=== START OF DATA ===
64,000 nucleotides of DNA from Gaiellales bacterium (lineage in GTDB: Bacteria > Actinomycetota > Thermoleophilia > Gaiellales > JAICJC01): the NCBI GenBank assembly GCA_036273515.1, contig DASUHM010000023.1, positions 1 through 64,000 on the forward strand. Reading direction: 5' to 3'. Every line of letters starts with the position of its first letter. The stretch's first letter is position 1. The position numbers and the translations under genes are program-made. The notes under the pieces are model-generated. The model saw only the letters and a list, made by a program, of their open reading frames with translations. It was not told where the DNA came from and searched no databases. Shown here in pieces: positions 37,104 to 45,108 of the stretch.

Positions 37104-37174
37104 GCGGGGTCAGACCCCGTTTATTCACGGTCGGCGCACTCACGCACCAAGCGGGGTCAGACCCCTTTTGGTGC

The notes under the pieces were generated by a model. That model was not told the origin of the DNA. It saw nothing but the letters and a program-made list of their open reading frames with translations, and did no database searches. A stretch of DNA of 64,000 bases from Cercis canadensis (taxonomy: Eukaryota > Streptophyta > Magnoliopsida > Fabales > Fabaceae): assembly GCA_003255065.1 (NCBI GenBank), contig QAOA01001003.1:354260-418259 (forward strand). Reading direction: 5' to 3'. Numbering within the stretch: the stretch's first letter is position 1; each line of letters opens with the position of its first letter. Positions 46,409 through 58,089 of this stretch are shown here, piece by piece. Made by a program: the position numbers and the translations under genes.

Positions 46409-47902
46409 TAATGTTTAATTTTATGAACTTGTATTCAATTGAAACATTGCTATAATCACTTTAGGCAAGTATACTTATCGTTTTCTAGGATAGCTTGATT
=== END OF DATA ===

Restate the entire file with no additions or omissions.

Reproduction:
64,000 nucleotides of DNA from Gaiellales bacterium (lineage in GTDB: Bacteria > Actinomycetota > Thermoleophilia > Gaiellales > JAICJC01): the NCBI GenBank assembly GCA_036273515.1, contig DASUHM010000023.1, positions 1 through 64,000 on the forward strand. Reading direction: 5' to 3'. Every line of letters starts with the position of its first letter. The stretch's first letter is position 1. The position numbers and the translations under genes are program-made. The notes under the pieces are model-generated. The model saw only the letters and a list, made by a program, of their open reading frames with translations. It was not told where the DNA came from and searched no databases. Shown here in pieces: positions 37,104 to 45,108 of the stretch.

Positions 37104-37174
37104 GCGGGGTCAGACCCCGTTTATTCACGGTCGGCGCACTCACGCACCAAGCGGGGTCAGACCCCTTTTGGTGC

The notes under the pieces were generated by a model. That model was not told the origin of the DNA. It saw nothing but the letters and a program-made list of their open reading frames with translations, and did no database searches. A stretch of DNA of 64,000 bases from Cercis canadensis (taxonomy: Eukaryota > Streptophyta > Magnoliopsida > Fabales > Fabaceae): assembly GCA_003255065.1 (NCBI GenBank), contig QAOA01001003.1:354260-418259 (forward strand). Reading direction: 5' to 3'. Numbering within the stretch: the stretch's first letter is position 1; each line of letters opens with the position of its first letter. Positions 46,409 through 58,089 of this stretch are shown here, piece by piece. Made by a program: the position numbers and the translations under genes.

Positions 46409-47902
46409 TAATGTTTAATTTTATGAACTTGTATTCAATTGAAACATTGCTATAATCACTTTAGGCAAGTATACTTATCGTTTTCTAGGATAGCTTGATT